The news comes after new Senate Minority Leader Mitch McConnell announced he will allow the 50-50 Senate to officially organise so Democrats can take control of key committees, and, as news.com.au reports, as Biden records a higher approval rating (63%) than Donald Trump ever did throughout his term as president.

THEY REALLY SAID THAT?

A referendum on constitutional recognition for First Australians being held on 26 January would be a unifying moment for our nation.

Anthony Albanese

On a day marked as Invasion/Survival Day for many Indigenous Australians and allies, or Australia Day for nationalists/public holiday fans, the opposition leader looks to unite them by proposing an idea roughly no one would get behind.

CRIKEY RECAP

Could small businesses survive a Google-less Australia?

“This weekend brought a lot of heated bluster from old media (and its political representatives) about Google’s supposed threat to democracy.

“In Senate hearings on Friday, Google Australia head Mel Silva confirmed the company would pull the search engine from Australia if the federal government hurried ahead with its mandatory news bargaining code as currently drafted. This confirmed Crikey’s report the week earlier: the code, as is, means no Google search.”


ABC’s Invasion Day own goal will hinder rather than help needed change

“Kudos for an incredible own goal to the person at the ABC who came up with the idea of officially condoning the use of the term ‘Invasion Day’ instead of Australia Day.

“The incredibly inflammatory and premature decision is certainly going to polarise the nation further and even set back moves to either change the date or the name of the day.”


Yes, governor-general. Who really runs the Order of Australia awards?

“With the decision to award Australia’s highest honour to Margaret Court, it feels eerily as though Yes, Minister has come to Yarralumla, with Jim Hacker playing the role of a hapless governor-general rubber-stamping what is put in front of him.”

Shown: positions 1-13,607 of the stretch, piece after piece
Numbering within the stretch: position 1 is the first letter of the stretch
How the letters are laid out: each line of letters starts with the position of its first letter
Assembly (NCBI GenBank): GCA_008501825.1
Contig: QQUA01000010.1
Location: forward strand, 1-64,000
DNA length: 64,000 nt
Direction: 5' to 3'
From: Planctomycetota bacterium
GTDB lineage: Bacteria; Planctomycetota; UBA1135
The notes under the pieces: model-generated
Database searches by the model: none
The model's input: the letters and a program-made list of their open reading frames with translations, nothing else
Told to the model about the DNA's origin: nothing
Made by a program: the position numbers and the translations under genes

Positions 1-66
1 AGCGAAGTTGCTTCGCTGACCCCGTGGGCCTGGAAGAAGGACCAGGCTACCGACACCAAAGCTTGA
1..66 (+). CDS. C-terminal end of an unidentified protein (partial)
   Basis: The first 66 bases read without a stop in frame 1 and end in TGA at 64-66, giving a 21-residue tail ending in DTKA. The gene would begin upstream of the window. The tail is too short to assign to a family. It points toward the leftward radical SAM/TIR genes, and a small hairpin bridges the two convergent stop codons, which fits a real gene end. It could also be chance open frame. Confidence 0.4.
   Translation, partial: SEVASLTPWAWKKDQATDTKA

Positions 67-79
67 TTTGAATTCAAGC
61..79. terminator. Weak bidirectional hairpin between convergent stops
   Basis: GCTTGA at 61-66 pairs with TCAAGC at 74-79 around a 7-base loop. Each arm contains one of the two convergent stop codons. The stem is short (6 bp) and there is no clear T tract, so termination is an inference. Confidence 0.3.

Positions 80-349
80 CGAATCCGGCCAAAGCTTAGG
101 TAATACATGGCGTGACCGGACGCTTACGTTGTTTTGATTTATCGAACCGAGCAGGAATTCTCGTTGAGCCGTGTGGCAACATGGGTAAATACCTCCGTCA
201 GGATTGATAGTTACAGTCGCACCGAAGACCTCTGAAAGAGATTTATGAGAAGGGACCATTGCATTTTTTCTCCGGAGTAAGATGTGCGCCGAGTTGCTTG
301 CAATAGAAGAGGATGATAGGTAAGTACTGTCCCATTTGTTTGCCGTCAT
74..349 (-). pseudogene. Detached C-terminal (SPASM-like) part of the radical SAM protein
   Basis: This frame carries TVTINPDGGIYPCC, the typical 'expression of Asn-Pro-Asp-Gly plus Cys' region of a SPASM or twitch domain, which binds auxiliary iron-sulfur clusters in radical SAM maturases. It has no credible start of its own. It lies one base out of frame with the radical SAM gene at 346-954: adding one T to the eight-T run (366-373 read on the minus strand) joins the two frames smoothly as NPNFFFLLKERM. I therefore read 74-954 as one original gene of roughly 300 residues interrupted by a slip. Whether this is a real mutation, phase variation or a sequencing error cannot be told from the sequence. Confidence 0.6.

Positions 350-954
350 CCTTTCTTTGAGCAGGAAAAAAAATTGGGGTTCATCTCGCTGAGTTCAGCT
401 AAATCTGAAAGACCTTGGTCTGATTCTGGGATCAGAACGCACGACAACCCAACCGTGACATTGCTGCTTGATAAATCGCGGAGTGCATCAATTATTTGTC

READ ALL ABOUT IT

Vaccine export dispute in Europe may threaten Australian supplies

Nick Kyrgios doubles down on savage take-down of Novak Djokovic ($)

Australian government MPs push for protectionism in China trade war

Taxpayers fund charity watchdog’s Brisb-Melb commute ($)

Google backflips on news product launch amid political battle

Two Coalition MPs urge further bailouts for Australia’s COVID-hit tourism industry

Solar power outshines old records despite gloom of pandemic

Sydney airport hottest place in NSW as parts of the city hit 40C

Xi Jinping warns against new Cold War

Ghislaine Maxwell seeks dismissal of criminal case, cites Epstein agreement

THE COMMENTARIAT

7 more things you should know about Invasion DayLuke Pearson (IndigenousX): “Years ago I co-authored a piece for NITV called ‘10 things you should know about January 26’ partly because we weren’t allowed to say ‘Invasion Day’ when I worked there, but also because knowing things is good. So here’s seven more things you should know about Invasion Day.”

Learning from a tragic past to build a better futureJosh Frydenberg and Josh Burns (The Sydney Morning Herald): “The Holocaust was not just a crime committed against the Jewish people, it was a crime against humanity. Roma, Sinti, homosexuals, people with disabilities, Jehovah’s Witnesses, political and religious leaders were all victims of the evil, brutal Nazi killing machine.”

One year after ‘Black Summer’ bushfire crisis, media misinformation still burnsKetan Joshi (RenewEconomy): “During Australia’s Black Summer bushfire crisis, misinformation raged alongside the flames. Large media outlets pushed the line that the sheer intensity of the crisis could be explained by a sudden surge in arson attacks, using an inflated number that simply kept growing in size. This falsehood was presented as a counter to the widespread assumption that climate change had played a major role in making that bushfire season so wildly catastrophic and unusual.”

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  • Today is International Holocaust Remembrance Day.

Peter Fray